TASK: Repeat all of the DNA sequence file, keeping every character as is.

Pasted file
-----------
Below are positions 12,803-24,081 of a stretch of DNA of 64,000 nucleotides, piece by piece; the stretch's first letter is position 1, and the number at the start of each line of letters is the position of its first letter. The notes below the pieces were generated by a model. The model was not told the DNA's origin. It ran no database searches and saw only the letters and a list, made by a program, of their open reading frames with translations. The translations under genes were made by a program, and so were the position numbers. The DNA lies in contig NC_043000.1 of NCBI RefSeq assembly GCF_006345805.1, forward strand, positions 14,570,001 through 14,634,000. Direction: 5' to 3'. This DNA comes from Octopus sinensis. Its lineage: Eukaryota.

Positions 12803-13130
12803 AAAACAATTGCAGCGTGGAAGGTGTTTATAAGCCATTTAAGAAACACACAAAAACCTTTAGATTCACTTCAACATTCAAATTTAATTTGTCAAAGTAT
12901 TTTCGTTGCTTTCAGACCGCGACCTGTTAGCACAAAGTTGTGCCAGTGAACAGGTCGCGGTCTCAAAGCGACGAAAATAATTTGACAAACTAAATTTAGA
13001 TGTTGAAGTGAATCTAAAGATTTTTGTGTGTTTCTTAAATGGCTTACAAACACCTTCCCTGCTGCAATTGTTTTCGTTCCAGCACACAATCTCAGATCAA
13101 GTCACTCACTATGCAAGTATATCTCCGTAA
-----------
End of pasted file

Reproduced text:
Below are positions 12,803-24,081 of a stretch of DNA of 64,000 nucleotides, piece by piece; the stretch's first letter is position 1, and the number at the start of each line of letters is the position of its first letter. The notes below the pieces were generated by a model. The model was not told the DNA's origin. It ran no database searches and saw only the letters and a list, made by a program, of their open reading frames with translations. The translations under genes were made by a program, and so were the position numbers. The DNA lies in contig NC_043000.1 of NCBI RefSeq assembly GCF_006345805.1, forward strand, positions 14,570,001 through 14,634,000. Direction: 5' to 3'. This DNA comes from Octopus sinensis. Its lineage: Eukaryota.

Positions 12803-13130
12803 AAAACAATTGCAGCGTGGAAGGTGTTTATAAGCCATTTAAGAAACACACAAAAACCTTTAGATTCACTTCAACATTCAAATTTAATTTGTCAAAGTAT
12901 TTTCGTTGCTTTCAGACCGCGACCTGTTAGCACAAAGTTGTGCCAGTGAACAGGTCGCGGTCTCAAAGCGACGAAAATAATTTGACAAACTAAATTTAGA
13001 TGTTGAAGTGAATCTAAAGATTTTTGTGTGTTTCTTAAATGGCTTACAAACACCTTCCCTGCTGCAATTGTTTTCGTTCCAGCACACAATCTCAGATCAA
13101 GTCACTCACTATGCAAGTATATCTCCGTAA